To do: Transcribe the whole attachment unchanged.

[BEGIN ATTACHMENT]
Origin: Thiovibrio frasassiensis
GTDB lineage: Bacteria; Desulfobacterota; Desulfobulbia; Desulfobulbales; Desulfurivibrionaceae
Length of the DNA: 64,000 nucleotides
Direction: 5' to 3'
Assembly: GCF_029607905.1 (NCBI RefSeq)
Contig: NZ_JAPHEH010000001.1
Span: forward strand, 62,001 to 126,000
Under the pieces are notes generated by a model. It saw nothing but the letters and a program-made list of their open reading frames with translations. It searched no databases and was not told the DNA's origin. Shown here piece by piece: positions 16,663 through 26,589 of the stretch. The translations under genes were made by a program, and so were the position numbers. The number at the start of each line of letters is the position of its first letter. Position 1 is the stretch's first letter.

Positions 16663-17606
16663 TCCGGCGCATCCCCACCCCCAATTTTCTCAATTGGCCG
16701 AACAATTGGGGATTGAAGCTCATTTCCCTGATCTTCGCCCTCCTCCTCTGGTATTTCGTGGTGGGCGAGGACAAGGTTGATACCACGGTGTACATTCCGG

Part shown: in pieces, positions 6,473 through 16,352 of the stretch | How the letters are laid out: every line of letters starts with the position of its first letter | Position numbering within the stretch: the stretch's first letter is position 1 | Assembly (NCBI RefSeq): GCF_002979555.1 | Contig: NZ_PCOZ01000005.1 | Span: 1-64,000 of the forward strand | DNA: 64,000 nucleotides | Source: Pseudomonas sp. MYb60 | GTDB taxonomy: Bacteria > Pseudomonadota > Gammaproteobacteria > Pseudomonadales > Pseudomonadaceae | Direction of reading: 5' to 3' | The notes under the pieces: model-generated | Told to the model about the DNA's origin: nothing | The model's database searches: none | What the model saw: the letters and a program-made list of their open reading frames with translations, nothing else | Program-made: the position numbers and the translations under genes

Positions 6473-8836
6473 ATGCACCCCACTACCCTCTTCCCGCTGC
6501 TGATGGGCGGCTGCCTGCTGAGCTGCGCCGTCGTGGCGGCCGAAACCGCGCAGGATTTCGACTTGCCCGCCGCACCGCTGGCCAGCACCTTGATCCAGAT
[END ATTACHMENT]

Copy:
Origin: Thiovibrio frasassiensis
GTDB lineage: Bacteria; Desulfobacterota; Desulfobulbia; Desulfobulbales; Desulfurivibrionaceae
Length of the DNA: 64,000 nucleotides
Direction: 5' to 3'
Assembly: GCF_029607905.1 (NCBI RefSeq)
Contig: NZ_JAPHEH010000001.1
Span: forward strand, 62,001 to 126,000
Under the pieces are notes generated by a model. It saw nothing but the letters and a program-made list of their open reading frames with translations. It searched no databases and was not told the DNA's origin. Shown here piece by piece: positions 16,663 through 26,589 of the stretch. The translations under genes were made by a program, and so were the position numbers. The number at the start of each line of letters is the position of its first letter. Position 1 is the stretch's first letter.

Positions 16663-17606
16663 TCCGGCGCATCCCCACCCCCAATTTTCTCAATTGGCCG
16701 AACAATTGGGGATTGAAGCTCATTTCCCTGATCTTCGCCCTCCTCCTCTGGTATTTCGTGGTGGGCGAGGACAAGGTTGATACCACGGTGTACATTCCGG

Part shown: in pieces, positions 6,473 through 16,352 of the stretch | How the letters are laid out: every line of letters starts with the position of its first letter | Position numbering within the stretch: the stretch's first letter is position 1 | Assembly (NCBI RefSeq): GCF_002979555.1 | Contig: NZ_PCOZ01000005.1 | Span: 1-64,000 of the forward strand | DNA: 64,000 nucleotides | Source: Pseudomonas sp. MYb60 | GTDB taxonomy: Bacteria > Pseudomonadota > Gammaproteobacteria > Pseudomonadales > Pseudomonadaceae | Direction of reading: 5' to 3' | The notes under the pieces: model-generated | Told to the model about the DNA's origin: nothing | The model's database searches: none | What the model saw: the letters and a program-made list of their open reading frames with translations, nothing else | Program-made: the position numbers and the translations under genes

Positions 6473-8836
6473 ATGCACCCCACTACCCTCTTCCCGCTGC
6501 TGATGGGCGGCTGCCTGCTGAGCTGCGCCGTCGTGGCGGCCGAAACCGCGCAGGATTTCGACTTGCCCGCCGCACCGCTGGCCAGCACCTTGATCCAGAT